Aria rupicola (Syme) Mezhenskyj

TSO logo

Sponsor this page

For information about how you could sponsor this page, see How You Can Help

Credits

New article for Trees and Shrubs Online.

Recommended citation
'Aria rupicola' from the website Trees and Shrubs Online (treesandshrubsonline.org/articles/aria/aria-rupicola/). Accessed 2024-05-28.

Genus

Synonyms

  • Pyrus aria subsp. rupicola Syme
  • Pyrus aria proles salicifolia (Myrin) Asch. & Graebn.
  • Pyrus rupicola (Syme) Bab.
  • Sorbus aria subsp. salicifolia (Myrin) Hedl.
  • Sorbus aria var. salicifolia Myrin
  • Sorbus rupicola (Syme) Hedl.
  • Sorbus salicifolia (Myrin) Prain
  • Sorbus scandica subsp. rupicola (Syme) Nyman

Glossary

apex
(pl. apices) Tip. apical At the apex.

References

There are no active references in this article.

Credits

New article for Trees and Shrubs Online.

Recommended citation
'Aria rupicola' from the website Trees and Shrubs Online (treesandshrubsonline.org/articles/aria/aria-rupicola/). Accessed 2024-05-28.

Editorial Note

Bean (1981) discussed this taxon under the name Sorbus rupicola in a footnote to his article on Sorbus umbellata (now Aria umbellata); see below. We have created this hybrid article – Bean’s text under the correct modern name, with appropriate synonymy – whilst we await sponsorship to enable a full revision of this genus to be written. We are re-organising the Sorbus sensu lato articles in this way to enable a new revision of Sorbus sensu stricto to commence in 2023, and to bring the nomenclature of this complex group of plants up to date in line with modern treatments.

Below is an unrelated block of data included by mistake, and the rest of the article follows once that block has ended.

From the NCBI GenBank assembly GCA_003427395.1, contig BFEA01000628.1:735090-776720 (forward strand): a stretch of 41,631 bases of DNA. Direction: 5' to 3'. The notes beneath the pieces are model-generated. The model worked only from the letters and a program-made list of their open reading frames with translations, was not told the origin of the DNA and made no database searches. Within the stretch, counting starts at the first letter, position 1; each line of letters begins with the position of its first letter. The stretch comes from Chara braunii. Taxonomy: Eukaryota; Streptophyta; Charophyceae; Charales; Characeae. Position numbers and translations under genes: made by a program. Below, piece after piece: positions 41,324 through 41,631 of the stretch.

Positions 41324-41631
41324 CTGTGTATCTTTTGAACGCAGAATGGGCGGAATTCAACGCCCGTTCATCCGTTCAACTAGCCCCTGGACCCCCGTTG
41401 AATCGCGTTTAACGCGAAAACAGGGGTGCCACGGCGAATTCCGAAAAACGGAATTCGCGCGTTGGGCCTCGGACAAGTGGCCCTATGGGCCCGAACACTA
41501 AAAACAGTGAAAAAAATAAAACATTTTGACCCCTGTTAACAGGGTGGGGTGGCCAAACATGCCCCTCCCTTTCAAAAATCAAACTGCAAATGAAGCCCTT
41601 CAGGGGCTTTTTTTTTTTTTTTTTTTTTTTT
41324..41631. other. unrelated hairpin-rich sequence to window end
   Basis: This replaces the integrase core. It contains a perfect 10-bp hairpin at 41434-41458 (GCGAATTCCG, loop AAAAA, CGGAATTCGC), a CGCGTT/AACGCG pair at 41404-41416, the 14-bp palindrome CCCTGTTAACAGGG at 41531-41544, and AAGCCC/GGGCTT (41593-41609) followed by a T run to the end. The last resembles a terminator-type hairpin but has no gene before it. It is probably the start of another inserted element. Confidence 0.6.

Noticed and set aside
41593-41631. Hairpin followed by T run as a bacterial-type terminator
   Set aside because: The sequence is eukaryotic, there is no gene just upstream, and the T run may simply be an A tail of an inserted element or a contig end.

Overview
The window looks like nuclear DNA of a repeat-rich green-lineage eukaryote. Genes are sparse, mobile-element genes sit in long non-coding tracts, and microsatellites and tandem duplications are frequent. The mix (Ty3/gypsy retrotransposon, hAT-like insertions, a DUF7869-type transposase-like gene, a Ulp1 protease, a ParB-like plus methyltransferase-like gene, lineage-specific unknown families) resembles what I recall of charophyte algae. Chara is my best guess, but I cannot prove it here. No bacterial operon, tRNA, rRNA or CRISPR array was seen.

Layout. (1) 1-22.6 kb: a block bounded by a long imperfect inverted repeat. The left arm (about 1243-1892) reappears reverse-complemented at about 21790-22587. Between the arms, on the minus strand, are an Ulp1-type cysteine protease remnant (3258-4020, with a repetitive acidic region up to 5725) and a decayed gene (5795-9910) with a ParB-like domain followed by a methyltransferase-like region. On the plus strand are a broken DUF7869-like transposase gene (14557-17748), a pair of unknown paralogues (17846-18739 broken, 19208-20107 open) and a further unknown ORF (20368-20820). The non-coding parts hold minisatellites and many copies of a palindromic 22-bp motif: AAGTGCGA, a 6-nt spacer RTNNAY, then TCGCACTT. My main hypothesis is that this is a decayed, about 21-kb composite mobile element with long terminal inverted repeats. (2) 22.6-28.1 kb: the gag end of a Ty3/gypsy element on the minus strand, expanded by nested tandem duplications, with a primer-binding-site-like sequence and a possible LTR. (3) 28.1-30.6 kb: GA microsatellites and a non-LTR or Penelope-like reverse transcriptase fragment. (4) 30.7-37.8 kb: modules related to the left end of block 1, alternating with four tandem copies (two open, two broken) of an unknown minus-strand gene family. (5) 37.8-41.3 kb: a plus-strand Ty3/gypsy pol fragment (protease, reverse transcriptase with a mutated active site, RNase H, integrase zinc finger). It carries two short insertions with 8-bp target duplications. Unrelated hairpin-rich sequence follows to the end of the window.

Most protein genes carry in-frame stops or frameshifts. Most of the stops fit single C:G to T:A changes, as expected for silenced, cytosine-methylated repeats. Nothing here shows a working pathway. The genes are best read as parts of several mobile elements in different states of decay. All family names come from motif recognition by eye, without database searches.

TC, September 2023.

This species is not cultivated for ornament to any extent but deserves mention as a native of the British Isles (it also occurs in Scandinavia and Estonia). It is similar to S. graeca, but the fruits are more lenticellate and the teeth of the leaves are curved on their outer margin, pointing forward towards the apex of the leaf, whereas in S. graeca they point more or less in the same line as the lateral ribs (Warburg). Also S. rupicola is apparently always tetraploid and apomictic, while S. graeca is said to be mainly diploid and to reproduce sexually. In the British Isles S. rupicola occurs locally in rocky and often inaccessible places, usually on limestone, in Devon, Wales, the Pennines, Scotland and parts of Ireland.